Memorandum submitted by Disability Alliance
1.1 Disability Alliance is a national registered
charity with the principal aim of relieving the poverty and improving
the living standards of disabled people. Our eventual aim is to
break the link between poverty and disability.
1.2 We are a membership organisation with
over 340 members which range from small self-help groups to major
national disability charities. We are controlled by disabled people
who form a majority of our Board of Trustees.
1.3 We provide information on social security
benefits and tax credits to disabled people, their families, carers
and professional advisers; undertake research into the needs of
disabled peoplewith a particular emphasis on income needs,
and promote a wider understanding of the views and circumstances
of all people with disabilities.
1.4 We are best known as the authors of
the Disability Rights Handbook, an annual publication with a print-run
of 30,000, but also have a range of other user-friendly guides
to benefits. We provide an information service and a popular website
and have recently launched a Tribunal Support Unit to assist local
disability and advice agencies with their advocacy work.
1.5 Our policy work is informed by our daily
contact with disabled people and those who provide services for
them. We undertake research into the needs of disabled peoplewith
a particular emphasis on income needs. We have recently completed
a major piece of work, together with the Centre for Research in
Social Policy at Loughborough University, into the extra costs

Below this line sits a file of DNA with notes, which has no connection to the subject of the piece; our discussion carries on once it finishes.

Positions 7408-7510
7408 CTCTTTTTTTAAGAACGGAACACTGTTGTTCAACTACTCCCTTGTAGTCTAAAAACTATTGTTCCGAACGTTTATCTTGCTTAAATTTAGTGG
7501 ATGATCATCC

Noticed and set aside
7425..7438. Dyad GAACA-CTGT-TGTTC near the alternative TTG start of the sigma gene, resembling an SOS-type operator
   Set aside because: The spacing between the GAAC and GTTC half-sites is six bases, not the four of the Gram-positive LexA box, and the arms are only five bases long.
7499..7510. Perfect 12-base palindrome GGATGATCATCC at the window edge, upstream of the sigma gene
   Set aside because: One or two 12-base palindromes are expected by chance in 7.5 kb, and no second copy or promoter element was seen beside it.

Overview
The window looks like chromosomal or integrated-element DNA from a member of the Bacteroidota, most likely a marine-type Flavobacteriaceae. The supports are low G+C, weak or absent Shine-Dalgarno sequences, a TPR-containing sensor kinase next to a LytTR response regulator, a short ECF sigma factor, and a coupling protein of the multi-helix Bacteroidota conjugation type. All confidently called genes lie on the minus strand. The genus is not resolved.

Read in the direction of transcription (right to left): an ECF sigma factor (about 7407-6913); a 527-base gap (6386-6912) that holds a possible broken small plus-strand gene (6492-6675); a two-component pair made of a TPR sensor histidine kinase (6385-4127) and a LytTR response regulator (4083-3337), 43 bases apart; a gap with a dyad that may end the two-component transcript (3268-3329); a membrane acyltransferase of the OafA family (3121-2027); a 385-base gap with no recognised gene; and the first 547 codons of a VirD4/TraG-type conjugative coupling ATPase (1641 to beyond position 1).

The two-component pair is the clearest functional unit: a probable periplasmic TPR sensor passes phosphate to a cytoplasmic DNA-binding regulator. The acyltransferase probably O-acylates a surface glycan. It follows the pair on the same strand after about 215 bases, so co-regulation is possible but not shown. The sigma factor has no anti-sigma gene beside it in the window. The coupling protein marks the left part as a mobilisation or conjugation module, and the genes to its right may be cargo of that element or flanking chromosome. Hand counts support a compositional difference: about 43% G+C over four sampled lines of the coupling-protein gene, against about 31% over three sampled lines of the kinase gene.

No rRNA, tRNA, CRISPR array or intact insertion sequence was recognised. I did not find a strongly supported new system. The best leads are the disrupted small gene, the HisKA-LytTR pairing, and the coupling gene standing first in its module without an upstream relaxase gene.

faced by disabled peopleDisabled people's cost of livingmore
than you would think. Other recent work has covered disabled
parents, families with disabled children and families with more
than one disabled child. In 2003 we published Withdrawing benefit
from sick people a short report highlighting the hardship
caused by the rules under which disability benefits are stopped
for people in hospital. (Although the Government has since extended
the period that benefits such as retirement pension can be paid
while someone is in hospital, disability benefits still stop after
1.6 We welcome the opportunity to submit
evidence to this Inquiry.
2. TRAVEL TO
2.1 There are a range of problems people
have raised with us concerning the current arrangements. Under
the current rules low income households can only get help with
fares if they are attending hospital for treatment, or in the
case of a child, accompanying the child for treatment. Many families
tell us of the financial hardship they encounter because there
is no help available for hospital visiting.
2.2 Families with disabled children who
took part in our survey, published as Helter Skelter,
told of their experiences with hospital visits and medical appointments.
2.3 One of the mothers reported on the problems
she had with hospital appointments when her twins were babies
"It really was such a struggle. I had to get cabs everywhere.
People forget that I didn't just have a Down's syndrome boy I
had another baby as well . . . my whole life was geared around
. . . double feedsand umpteen hospital appointments, and
I had no choice, I had to take M, and A was in hospital with bronchial
pneumonia, asthma . . ."
2.4 Another mother outlines the costs involved
in taking her disabled daughter to Moorfields. "we go by
train . . . if two of us go I the rush hour plus V it works out
at £17 per adult, and if you get an early appointment you
can't get a cheap day return . . . we usually go to McDonalds
or something after the appointment, which is another tenner, so
it's about £50 just to go to Moorfields . . ."
2.5 A further family whose disabled son
was in hospital reported "he's allergic to hospital bedding
so we've had to take bedding in for him. . . . we take everything
home . . . we've got duvet covers and sheets coming home everyday
and we're doing the washing at home". This family had lost